Assistant Professor, Medicine: Infectious Diseases and International Health
- BS, Cell Biology and Genetics, Peking University
- MS, Cell Biology and Genetics, Peking University
- PhD, Microbiology and Immunology, Cornell University
PO Box 800734
345 Crispell Drive, MR-6 1st floor, Room 1710
Charlottesville, VA 22908
Human Immunodeficiency Virus (HIV)
The HIV-1 infection is initiated by the sequential binding of the viral envelope glycoproteins (Envs) to the two cellular receptors, CD4 and a chemokine co-receptor, typically either CCR5 or CXCR4. Receptor binding triggers conformational changes in HIV-1 Envs that result in the fusion of the viral and target cell membranes. The ability of HIV-1 Envs to undergo conformational rearrangement is essential for their function in promoting virus entry, and also contributes to escaping from neutralizing antibodies. As the sole viral component on the virion surface, HIV-1 Envs serve as attractive targets in the development of prophylactic approach, including vaccine. An understanding of the structure and the conformational states of HIV-1 Envs is critical to rational attempts to design inhibitors and vaccines. The research in our laboratory is currently focused on:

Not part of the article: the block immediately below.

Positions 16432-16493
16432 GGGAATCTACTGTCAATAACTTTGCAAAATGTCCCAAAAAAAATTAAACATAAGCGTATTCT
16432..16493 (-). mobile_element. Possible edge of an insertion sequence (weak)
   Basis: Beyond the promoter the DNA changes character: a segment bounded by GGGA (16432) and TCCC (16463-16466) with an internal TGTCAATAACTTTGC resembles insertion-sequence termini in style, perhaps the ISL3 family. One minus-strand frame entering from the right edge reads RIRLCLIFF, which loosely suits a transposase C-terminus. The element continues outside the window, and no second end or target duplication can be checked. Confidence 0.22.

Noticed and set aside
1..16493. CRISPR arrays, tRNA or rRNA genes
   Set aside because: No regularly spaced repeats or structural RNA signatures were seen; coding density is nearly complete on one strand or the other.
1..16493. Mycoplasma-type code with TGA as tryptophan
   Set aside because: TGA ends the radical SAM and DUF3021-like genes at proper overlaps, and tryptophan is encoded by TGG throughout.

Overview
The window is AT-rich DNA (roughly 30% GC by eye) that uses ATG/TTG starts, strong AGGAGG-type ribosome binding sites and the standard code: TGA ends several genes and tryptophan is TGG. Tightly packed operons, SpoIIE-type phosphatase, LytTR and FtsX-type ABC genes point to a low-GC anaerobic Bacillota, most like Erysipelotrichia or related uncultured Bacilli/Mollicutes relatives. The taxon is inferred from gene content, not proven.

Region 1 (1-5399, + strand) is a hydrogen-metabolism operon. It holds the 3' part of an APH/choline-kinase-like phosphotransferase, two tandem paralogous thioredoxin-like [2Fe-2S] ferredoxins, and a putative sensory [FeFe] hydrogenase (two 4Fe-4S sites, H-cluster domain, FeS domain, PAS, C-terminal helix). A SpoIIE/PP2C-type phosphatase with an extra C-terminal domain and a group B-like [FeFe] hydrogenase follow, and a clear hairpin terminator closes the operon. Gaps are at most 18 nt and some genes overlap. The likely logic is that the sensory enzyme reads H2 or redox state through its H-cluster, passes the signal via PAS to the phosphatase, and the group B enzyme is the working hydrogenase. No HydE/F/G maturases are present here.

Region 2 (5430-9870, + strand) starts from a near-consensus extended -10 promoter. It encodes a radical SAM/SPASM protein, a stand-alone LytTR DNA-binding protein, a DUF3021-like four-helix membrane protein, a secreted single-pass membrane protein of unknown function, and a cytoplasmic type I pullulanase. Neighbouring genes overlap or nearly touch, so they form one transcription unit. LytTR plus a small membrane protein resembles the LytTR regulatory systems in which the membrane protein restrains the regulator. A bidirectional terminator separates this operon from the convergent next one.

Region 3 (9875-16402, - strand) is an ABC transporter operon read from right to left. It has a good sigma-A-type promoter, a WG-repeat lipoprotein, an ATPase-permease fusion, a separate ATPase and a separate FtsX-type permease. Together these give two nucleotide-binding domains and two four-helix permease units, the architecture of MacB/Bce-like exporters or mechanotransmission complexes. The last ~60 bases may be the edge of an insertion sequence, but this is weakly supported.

- HIV-1 entry into target cells.
- The nature and biological relevance of the conformational states sampled by HIV-1 Envs.
- The interactions of gp120 and gp41 that contribute to exposure of CCR5 chemokine co-receptor binding site on HIV-1 Envs.
- HIV/AIDS subunit vaccine development.
- HIV-1 subtypes in relation to pathogenesis, transmission, and disease progression.
- HIV-1 coreceptor tropism in association to disease progression in Sepsis patients in Uganda.